Making Mistakes, Stress management, and leading a healthy medical life..

I recently came across a friend on Facebook with whom I sat the primary exam for emergency medicine (way back in 2005). On scrolling down his wall I also saw that he ran a medical education website with a podcast series had just reached 50,000 downloads.

Curiosity got the better of me, so I listened to a few of the talks and I thought they were fabulous! The ones that I listened to were exactly what most keen registrars (including myself) want to hear;- tricky clinical cases that are delivered in sound-bytes. They were also stories of what happened on the ED floor, what was done, and what was learned – all this delivered with the personal touch of ‘friendly non judgmental conversation’.

Check them out for yourself on;

Emergency Medicine Tutorials 

By Drs Chris Cresswell, Qasim Alam and Andrew Dean-Ballarat, Australia and New Zealand

http://itunes.apple.com/us/podcast/emergency-medicine-tutorials/id441003312?i…

The one that I particularly liked was the talk on “Stress Management” which touches many topics that are close to my heart such making mistakes. The talk also shares the wisdom of accepting that whilst we are doctors we are also ‘human beings’. Other topics in the talk included maintaining a healthy work-life balance with regular exercise, and of course, one of my favorites “navigating difficult consultants”, a necessary skill in the tricky world of medical hierarchy.

With regards to ‘making mistakes’ I think it is worthwhile including two links in this post which really flesh out some important reflections on this topic.

In the current culture of medicine it is so rare for doctors to come out and talk about their mistakes, and how it affected them, which is what motivated me to share the words of wisdom of some of those who ‘care’ enough to do so with this blog post.

The observation that we make lots of mistakes in medicine but rarely talk about them, to me also means we that we are also probably less likely to change our practice as much as we would if we discussed things. This deficit in training is one of the many reasons why I am pursuing a career in medical education and simulation medicine – to help improve the system. It is my theory that the more ‘au fait’ we become with dealing with mistakes and error in a kind and constructive way, the better we will become at delivering compassionate, and transparent, care to patients and their families.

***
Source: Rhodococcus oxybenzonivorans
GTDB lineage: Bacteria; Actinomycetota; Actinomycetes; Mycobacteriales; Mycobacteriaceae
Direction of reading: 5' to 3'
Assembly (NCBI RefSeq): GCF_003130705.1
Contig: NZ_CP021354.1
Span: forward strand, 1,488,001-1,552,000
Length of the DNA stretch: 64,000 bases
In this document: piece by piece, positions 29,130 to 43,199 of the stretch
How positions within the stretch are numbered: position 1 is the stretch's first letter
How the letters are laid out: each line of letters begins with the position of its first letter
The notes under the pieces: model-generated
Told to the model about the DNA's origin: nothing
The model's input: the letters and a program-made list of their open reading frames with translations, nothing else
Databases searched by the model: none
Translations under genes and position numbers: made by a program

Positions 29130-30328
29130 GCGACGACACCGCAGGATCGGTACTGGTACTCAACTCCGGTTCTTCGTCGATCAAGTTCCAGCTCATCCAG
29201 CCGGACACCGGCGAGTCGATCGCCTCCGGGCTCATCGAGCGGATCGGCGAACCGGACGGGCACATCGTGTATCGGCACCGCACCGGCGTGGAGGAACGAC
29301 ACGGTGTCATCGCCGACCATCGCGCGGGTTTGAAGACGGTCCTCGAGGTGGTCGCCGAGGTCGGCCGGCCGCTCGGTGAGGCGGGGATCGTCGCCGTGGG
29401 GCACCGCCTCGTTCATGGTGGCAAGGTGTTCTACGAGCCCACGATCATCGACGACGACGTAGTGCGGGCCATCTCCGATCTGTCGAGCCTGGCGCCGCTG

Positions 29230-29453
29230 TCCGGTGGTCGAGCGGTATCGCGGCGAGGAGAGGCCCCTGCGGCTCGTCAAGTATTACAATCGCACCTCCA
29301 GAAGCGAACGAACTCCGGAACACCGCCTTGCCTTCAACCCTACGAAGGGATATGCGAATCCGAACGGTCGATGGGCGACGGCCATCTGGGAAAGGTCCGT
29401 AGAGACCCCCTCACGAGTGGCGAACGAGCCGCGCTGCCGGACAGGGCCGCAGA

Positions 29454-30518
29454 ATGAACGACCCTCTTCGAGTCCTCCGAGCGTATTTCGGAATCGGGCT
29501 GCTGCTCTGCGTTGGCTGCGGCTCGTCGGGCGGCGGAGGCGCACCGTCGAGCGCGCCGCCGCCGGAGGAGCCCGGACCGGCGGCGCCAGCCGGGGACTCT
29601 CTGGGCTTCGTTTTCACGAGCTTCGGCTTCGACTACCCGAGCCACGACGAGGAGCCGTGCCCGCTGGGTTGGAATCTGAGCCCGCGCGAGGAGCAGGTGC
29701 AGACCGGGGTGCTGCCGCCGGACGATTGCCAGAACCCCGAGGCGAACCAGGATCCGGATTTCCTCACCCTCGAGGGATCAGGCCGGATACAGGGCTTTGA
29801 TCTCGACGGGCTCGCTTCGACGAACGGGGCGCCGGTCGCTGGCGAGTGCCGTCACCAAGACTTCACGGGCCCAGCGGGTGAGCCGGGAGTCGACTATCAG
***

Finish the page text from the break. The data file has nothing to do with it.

“Making mistakes” in medical care and training?

Unfortunately what is often the end product after undergraduate and post graduate medical training is a perception by practicing doctors that “we always make the right decisions”, and if a mistake is made it is likely to be because of us not knowing enough – thus guilt is a strategy of coping with error, and a resolve to “learn more” after a mistake. Whist personal error may be present, it is rarely the sole factor and most mistakes when looked at in detail, a result of systemic error. So what is really needed is analysis and correction of the systems, rather than looking for individuals to blame.

Whist I tailor my practice and training towards minimizing error – making mistakes is still a fact of life, especially in the fast paced and unpredictable environment of emergency medicine, and this is one of the reasons that I still worry before working shifts in the ED after long breaks – because it is challenging work. So perhaps the parallel goal of education in medicine and Emergency Medicine is to teach doctors how to effectively and compassionately deal with the act of making mistakes and how to communicate better with one another, and patients, about this very sensitive subject?

Talking about mistakes in medicine

Having the courage to talk about ones mistakes is the first crucial step in this important training in compassionate health care, and Dr Brian Goldman gives a phenomenal TED talk on this very topic…

Also it is great to see that doctors are talking more and writing more about their errors, including how these mistakes affected both themselves and their patients. Sharing this kind of reflective wisdom in the public arena is so useful because it tends to give insight to families who have been the subject of similar systemic problems in our over-run health systems, that a) errors do occur, but also b) they often occur at the hands of competent and caring doctors. A wonderful post by a friend, and great doctor, who I know from the International Emergency Medicine scene (practicing in Sweden) illustrates just this. Katrina writes about a patient encounter that caused her to reflect upon the ‘system of feedback’ that is so lacking in our post graduate medical training, which in effect decreases our ability to learn from our mistakes, and learn how to treat patients better:-

Swedish medical students, interns and residents always complain about not getting any feedback on their performance. They are right of course. We have never learned how to give and get feedback and mistakenly take it for criticism. It is part of our culture. We kind of assume that everyone is doing their best and that they will learn eventually

I couldn’t agree more Katrin – and what a great read – thanks for your article!

Thanks again to Katrin, Brain and Chris for your reflections on making mistakes and leading a healthy medical life – you guys inspire me 🙂

 

 

Too much to think about?